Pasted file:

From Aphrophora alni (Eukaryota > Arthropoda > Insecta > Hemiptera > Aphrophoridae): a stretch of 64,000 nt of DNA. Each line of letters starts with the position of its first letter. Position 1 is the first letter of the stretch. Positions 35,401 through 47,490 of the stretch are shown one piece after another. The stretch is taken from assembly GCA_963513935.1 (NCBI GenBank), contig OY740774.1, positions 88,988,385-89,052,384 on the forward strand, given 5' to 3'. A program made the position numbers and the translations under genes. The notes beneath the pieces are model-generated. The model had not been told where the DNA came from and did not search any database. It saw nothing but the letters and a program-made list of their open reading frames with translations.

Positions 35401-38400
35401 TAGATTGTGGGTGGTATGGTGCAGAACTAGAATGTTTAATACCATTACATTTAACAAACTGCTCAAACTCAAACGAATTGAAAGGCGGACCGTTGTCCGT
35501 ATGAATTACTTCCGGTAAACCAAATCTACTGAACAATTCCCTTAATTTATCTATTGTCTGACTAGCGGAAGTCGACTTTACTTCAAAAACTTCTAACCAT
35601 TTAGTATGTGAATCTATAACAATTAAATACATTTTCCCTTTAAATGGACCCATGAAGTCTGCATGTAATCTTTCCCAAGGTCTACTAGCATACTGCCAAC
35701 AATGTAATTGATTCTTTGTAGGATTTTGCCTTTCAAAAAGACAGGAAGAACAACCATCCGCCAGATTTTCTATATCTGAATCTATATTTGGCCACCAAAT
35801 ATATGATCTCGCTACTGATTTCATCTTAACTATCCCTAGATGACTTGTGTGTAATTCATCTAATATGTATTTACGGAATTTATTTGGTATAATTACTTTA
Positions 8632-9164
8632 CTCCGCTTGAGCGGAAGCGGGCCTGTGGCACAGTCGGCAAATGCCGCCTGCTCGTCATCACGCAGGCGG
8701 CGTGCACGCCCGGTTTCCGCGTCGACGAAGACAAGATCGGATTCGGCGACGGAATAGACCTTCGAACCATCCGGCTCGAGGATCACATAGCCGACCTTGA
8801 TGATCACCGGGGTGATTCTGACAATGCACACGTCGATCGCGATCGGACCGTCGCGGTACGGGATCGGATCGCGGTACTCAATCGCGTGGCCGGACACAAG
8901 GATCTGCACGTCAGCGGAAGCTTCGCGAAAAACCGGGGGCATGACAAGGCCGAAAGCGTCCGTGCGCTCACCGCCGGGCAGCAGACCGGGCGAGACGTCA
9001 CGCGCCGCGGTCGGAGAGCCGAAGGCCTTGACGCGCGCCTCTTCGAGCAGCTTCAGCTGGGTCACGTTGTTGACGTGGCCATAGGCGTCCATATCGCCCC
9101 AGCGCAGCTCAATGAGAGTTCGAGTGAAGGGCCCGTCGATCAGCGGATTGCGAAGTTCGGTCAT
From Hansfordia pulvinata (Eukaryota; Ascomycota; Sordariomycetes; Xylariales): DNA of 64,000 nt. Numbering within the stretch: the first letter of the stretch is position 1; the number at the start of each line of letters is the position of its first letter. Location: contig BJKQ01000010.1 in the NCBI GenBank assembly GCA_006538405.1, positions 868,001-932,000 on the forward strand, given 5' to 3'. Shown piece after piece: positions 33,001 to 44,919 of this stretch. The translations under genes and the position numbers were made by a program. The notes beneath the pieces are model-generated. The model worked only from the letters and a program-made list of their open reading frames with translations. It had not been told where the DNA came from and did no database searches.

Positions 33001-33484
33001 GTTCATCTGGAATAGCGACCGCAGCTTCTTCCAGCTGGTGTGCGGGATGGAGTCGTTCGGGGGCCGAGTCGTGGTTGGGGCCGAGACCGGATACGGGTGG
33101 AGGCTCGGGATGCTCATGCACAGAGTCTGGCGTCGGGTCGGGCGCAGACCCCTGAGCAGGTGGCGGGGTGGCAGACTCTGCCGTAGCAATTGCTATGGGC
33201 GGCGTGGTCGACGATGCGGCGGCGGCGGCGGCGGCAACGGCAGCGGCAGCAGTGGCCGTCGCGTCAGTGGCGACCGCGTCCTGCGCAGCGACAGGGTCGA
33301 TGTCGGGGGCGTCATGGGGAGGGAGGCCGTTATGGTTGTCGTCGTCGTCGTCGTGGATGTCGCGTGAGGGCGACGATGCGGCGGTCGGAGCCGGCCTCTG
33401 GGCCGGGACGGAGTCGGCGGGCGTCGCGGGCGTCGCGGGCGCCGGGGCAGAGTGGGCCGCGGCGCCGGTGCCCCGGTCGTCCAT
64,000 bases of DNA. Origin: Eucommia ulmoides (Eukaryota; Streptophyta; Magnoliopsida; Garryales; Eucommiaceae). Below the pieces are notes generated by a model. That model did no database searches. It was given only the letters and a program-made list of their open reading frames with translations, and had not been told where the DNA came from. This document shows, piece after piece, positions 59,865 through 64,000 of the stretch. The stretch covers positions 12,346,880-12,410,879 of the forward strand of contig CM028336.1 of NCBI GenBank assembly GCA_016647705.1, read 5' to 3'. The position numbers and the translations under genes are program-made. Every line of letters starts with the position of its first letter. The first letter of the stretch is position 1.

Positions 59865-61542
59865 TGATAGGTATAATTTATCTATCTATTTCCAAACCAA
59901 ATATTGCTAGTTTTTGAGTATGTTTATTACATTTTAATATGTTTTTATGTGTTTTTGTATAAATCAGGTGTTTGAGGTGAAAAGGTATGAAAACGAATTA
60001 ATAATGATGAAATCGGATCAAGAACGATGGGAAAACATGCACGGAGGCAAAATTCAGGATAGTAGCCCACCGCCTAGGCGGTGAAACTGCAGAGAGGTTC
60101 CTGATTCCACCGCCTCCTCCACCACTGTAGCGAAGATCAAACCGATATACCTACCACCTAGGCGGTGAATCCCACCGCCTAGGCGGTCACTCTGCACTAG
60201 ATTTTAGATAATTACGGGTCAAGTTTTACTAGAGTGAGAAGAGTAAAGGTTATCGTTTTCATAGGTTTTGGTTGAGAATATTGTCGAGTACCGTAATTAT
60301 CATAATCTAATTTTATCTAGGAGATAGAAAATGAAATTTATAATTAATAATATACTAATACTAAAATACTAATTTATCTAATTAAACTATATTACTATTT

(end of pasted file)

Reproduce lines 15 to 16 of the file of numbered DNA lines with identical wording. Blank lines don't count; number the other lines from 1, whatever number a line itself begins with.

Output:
From Hansfordia pulvinata (Eukaryota; Ascomycota; Sordariomycetes; Xylariales): DNA of 64,000 nt. Numbering within the stretch: the first letter of the stretch is position 1; the number at the start of each line of letters is the position of its first letter. Location: contig BJKQ01000010.1 in the NCBI GenBank assembly GCA_006538405.1, positions 868,001-932,000 on the forward strand, given 5' to 3'. Shown piece after piece: positions 33,001 to 44,919 of this stretch. The translations under genes and the position numbers were made by a program. The notes beneath the pieces are model-generated. The model worked only from the letters and a program-made list of their open reading frames with translations. It had not been told where the DNA came from and did no database searches.

Positions 33001-33484